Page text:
Speaking Like a Broadcaster
For the past two years I’ve helped our large group speech team as an assistant coach in the category of TV news. With that experience in mind I would like to give you some helpful tips on speaking as a broadcaster, which you can go over with your students:
- Use upward inflection. This becomes a tricky balance of ending your sentence loudly, so you don’t lose the last word, but not having it sound like a question. The best tip we gave for accomplishing that was to make sure you over-enunciate all your words and keep your volume at a public speaking level, even if you’re wearing a mic. The key idea is that you don’t want to drop off the end of your sentences.
- Keep your energy level high. This doesn’t mean that you need to chug a Redbull and scream at the camera, but be into what you’re talking about. If you’re bored the audience will become bored. (This can also be tied in to having the right content selected for broadcast.)
- Make eye contact with the camera. Since the tone of broadcast writing is more conversational you want to make it seem like you’re having a conversation with the viewer.
- Try to avoid cold reads. If you have the script available beforehand you should practice reading through it two or three times so you don’t stumble over words or phrases. Then if you read your script off of cue cards or a teleprompter it will flow in a very smooth way.
When many of our speech students begin in TV news they are nervous and stumble over their words. They use downward inflection at the end of their sentences, which causes the ending and sometimes the whole meaning to be lost. They also look at co-anchors or at the coach/director standing off camera instead of looking into the camera at the audience.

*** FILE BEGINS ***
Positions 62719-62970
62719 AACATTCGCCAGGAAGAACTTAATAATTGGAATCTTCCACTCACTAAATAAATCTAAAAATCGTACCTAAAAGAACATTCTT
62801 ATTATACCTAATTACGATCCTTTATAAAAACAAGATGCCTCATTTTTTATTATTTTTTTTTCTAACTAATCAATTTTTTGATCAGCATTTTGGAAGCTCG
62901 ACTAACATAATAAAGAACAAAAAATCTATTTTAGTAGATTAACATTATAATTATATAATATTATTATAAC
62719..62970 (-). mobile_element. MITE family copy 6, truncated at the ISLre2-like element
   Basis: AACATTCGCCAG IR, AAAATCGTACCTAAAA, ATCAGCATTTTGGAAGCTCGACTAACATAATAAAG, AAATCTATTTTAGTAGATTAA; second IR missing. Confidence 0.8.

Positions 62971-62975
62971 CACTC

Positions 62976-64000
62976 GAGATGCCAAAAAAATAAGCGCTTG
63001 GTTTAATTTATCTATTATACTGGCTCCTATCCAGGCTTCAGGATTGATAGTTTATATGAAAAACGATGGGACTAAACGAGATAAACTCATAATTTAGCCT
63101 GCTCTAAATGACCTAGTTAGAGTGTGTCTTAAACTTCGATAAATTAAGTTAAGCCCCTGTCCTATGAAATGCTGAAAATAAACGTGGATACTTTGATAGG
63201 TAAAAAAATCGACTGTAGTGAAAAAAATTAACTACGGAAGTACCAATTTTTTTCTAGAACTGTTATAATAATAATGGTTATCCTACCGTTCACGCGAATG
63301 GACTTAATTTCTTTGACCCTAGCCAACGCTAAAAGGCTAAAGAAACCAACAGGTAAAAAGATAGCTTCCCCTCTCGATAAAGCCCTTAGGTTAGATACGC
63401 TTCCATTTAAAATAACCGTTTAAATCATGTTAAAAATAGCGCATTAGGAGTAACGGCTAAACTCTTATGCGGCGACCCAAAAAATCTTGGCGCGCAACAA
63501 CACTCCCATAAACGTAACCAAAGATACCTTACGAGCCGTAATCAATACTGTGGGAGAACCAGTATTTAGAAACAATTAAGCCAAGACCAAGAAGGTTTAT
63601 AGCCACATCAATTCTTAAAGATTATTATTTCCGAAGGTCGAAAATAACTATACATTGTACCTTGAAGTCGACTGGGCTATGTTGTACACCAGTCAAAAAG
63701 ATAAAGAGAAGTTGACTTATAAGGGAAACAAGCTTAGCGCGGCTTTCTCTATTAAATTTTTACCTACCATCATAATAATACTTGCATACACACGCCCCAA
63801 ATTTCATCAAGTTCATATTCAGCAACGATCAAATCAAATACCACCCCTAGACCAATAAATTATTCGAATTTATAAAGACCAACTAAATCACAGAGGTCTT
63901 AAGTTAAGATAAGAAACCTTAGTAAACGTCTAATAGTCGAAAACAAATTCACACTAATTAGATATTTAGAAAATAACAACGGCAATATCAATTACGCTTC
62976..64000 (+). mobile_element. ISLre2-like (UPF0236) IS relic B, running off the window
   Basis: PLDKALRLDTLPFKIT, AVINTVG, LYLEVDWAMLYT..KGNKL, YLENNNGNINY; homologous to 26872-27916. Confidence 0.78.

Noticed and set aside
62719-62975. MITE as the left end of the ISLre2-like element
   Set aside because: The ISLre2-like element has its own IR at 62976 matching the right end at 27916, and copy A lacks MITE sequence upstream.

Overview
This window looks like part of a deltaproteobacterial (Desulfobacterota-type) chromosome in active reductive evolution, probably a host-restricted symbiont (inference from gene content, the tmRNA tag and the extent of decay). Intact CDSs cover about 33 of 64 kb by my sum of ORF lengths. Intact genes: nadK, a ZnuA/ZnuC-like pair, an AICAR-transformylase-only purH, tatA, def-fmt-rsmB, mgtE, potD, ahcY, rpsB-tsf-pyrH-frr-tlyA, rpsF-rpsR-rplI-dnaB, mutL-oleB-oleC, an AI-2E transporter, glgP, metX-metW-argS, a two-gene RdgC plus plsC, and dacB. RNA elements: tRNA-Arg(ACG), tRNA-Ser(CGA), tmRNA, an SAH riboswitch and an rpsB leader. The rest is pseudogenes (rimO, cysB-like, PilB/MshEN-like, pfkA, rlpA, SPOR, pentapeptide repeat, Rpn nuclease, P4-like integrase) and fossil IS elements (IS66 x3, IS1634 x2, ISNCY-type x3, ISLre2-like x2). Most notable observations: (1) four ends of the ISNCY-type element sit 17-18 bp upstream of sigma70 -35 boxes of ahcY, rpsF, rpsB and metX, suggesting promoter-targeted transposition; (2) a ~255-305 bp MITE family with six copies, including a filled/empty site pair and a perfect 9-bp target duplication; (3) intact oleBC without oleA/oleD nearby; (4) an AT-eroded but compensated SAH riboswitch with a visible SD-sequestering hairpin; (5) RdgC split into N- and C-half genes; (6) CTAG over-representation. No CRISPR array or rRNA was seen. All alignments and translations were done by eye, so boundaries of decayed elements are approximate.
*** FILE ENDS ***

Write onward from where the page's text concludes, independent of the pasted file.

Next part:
However, after a couple weeks of rehearsal they are much more poised in front of the camera. All of their words are understandable, and they seem excited about what they’re saying. They look into the camera and engage with their audience. When this happens it leads to higher quality productions. Washington High School’s TV News team has received an All-State speech nomination twice in the last three years for their final product in the TV news category.
I hope many of you are able to take these tips and work them into your programs to help improve students who may not have much background in broadcasting.
I must acknowledge Washington High School’s head speech coach, Carrie Tinkham, and her sister, Anne Fattig, for providing me with almost all of the information in this article.
One thought on “Speaking Like a Broadcaster”
Great post. I just covered these issues with my Broadcast 1 class. I recorded this when we went into the TV studio to discuss how we would have our students present a headline news cast and read off of a teleprompter for the first time.
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